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Noted Scholar Discusses Transformative Potential of Ethnic Studies

By Juan Gamboa, SJCC Ethnic Studies Professor

Over 150 students, faculty and staff, gathered to hear Dr. Curtis Acosta speak on the Transformative Potential and Academic Power of Humanizing Education and Ethnic Studies in the SJCC Theater.

The event was part of a series of events in honor of Latinx Heritage Month and Co-sponsored by Chicana/o Studies, LEA, President’s Arts and Lecture Series, and MEChA.

Dr. Curtis Acosta was a high school teacher for nearly 20 years, where he developed and taught Chican@/Latin@ Literature classes for the renowned Mexican-American Studies program in the Tucson Unified School District.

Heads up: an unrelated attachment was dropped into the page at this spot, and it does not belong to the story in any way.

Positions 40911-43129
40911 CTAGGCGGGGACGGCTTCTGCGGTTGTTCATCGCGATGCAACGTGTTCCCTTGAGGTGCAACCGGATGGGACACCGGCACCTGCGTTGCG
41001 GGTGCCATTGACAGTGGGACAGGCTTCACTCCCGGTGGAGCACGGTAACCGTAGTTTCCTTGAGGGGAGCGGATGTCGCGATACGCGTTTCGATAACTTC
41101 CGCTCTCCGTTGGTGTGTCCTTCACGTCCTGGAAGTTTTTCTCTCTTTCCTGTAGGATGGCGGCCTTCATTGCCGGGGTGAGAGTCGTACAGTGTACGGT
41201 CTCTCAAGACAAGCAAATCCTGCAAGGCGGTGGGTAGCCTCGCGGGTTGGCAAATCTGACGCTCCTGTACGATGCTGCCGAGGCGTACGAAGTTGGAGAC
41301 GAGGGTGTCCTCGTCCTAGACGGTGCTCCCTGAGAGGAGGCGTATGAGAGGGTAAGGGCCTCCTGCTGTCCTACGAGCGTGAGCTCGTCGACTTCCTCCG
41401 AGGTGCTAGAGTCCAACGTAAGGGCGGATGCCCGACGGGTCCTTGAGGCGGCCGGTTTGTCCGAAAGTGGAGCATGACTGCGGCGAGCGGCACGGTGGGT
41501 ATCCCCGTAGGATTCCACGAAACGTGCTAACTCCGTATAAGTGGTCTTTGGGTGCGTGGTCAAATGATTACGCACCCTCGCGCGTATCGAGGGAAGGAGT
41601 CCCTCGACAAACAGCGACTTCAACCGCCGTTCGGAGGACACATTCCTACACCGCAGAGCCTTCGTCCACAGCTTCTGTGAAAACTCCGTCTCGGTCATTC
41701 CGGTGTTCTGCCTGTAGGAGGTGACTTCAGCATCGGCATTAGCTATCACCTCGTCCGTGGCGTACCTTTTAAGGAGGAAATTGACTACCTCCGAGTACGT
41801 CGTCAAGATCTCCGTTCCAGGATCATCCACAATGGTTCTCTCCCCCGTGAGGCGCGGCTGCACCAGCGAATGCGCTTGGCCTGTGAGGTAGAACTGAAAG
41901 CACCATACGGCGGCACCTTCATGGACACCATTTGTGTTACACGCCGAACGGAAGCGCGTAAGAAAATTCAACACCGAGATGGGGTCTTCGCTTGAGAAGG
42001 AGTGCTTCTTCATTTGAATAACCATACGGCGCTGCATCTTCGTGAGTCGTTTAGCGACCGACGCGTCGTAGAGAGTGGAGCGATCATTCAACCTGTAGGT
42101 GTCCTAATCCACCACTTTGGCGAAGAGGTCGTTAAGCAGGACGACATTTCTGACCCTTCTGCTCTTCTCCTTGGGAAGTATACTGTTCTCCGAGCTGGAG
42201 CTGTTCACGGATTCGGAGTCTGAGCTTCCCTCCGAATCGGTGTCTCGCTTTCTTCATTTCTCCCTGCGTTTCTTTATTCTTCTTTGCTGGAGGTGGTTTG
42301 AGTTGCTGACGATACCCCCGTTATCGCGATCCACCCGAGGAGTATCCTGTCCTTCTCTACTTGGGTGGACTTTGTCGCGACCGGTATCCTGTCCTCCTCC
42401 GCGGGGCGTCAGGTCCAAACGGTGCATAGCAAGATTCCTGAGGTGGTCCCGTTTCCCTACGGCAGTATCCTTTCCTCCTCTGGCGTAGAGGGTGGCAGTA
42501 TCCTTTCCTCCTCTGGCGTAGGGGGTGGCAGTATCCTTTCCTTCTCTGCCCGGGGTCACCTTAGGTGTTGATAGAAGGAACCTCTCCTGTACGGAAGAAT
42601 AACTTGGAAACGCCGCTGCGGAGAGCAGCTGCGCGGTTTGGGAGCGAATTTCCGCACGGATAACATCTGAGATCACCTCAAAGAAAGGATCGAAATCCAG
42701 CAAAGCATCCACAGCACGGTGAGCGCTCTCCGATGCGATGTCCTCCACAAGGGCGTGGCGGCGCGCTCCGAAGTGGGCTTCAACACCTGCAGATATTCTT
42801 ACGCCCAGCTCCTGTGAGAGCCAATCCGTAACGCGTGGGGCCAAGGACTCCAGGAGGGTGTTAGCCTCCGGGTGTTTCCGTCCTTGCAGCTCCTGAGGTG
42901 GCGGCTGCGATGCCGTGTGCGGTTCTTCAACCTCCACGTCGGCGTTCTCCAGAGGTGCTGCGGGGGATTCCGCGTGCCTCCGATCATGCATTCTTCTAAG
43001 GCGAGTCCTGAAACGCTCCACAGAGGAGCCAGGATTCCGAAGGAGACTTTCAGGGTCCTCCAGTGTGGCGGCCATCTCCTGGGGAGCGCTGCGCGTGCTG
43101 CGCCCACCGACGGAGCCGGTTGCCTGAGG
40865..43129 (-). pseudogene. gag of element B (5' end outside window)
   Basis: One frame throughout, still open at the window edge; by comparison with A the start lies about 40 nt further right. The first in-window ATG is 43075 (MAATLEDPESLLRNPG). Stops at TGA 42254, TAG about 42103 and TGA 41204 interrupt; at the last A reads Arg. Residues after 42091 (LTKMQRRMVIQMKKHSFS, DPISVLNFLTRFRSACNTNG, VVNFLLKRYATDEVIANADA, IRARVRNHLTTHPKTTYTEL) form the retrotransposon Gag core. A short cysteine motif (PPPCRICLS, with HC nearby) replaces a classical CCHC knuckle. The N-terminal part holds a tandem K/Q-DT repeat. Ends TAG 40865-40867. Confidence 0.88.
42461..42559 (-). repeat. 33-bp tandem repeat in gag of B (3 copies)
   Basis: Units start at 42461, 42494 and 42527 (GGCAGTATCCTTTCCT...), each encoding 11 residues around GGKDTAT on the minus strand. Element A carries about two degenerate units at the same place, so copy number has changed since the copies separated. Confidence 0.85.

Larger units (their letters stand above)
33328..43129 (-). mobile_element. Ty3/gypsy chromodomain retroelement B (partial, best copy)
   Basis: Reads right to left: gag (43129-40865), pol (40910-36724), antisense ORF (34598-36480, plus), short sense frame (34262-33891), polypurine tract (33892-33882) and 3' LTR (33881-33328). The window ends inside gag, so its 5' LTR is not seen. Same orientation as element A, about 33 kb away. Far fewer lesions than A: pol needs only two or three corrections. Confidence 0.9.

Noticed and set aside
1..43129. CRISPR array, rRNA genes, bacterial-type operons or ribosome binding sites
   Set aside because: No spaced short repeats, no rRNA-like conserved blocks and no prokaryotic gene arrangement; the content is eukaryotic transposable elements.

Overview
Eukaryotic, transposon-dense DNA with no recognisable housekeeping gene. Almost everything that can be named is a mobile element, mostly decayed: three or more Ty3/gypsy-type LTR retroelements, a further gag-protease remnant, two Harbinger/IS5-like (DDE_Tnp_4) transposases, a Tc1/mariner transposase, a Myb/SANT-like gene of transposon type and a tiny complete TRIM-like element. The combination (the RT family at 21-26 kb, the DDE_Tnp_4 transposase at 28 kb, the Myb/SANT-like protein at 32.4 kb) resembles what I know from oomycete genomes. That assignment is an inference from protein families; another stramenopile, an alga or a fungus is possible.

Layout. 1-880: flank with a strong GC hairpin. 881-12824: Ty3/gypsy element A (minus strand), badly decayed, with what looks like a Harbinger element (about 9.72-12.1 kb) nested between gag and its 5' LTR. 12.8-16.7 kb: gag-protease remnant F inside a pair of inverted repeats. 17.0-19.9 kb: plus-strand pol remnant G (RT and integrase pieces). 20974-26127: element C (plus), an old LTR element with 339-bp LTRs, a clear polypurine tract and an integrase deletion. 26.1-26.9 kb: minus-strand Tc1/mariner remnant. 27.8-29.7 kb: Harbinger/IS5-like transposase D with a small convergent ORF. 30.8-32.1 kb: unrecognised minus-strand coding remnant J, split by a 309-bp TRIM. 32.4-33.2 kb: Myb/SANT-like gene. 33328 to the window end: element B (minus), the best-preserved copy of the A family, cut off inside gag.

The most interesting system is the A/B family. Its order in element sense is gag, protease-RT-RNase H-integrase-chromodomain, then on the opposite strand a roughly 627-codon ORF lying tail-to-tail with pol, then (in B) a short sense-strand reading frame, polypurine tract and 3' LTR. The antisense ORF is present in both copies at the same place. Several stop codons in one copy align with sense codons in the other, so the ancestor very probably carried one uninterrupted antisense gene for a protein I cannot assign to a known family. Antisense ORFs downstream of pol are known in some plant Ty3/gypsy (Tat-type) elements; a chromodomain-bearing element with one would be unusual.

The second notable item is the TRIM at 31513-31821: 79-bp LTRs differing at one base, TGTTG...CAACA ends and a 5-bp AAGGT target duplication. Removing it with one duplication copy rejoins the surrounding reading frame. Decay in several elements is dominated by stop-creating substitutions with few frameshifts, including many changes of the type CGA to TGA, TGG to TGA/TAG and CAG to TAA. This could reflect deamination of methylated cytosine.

The program gained national attention and was widely acclaimed for its successful transformation of a 50-percent push-out rate into a 94-percent graduation rate for students enrolled in the Mexican American Studies program.

Dr. Acosta stressed the importance of centering and reclaiming indigenous knowledge into the curriculum such as the “In Lak’ Ech” poem by Luiz Valdez which calls upon all of us to see each other as “I am the other you, If I do harm to you, I do harm to myself, I love and respect you, I love and respect myself.”

The program centered indigenous teaching and lessons to humanize students, deepen their critical thinking, and create space for students to become democratically involved in schools and communities.

Dr. Acosta’s work was featured in the documentary Precious Knowledge, and his teaching also received profiles on The Daily Show with John Stewart, CNN, PBS, The New York Times, and The Los Angeles Times amongst many other media outlets.

Dr. Acosta’s passion is assisting educators in the application of community and culturally sustaining pedagogy, in combination with humanizing teaching practices, in order for youth of color and all students to reach their academic potential.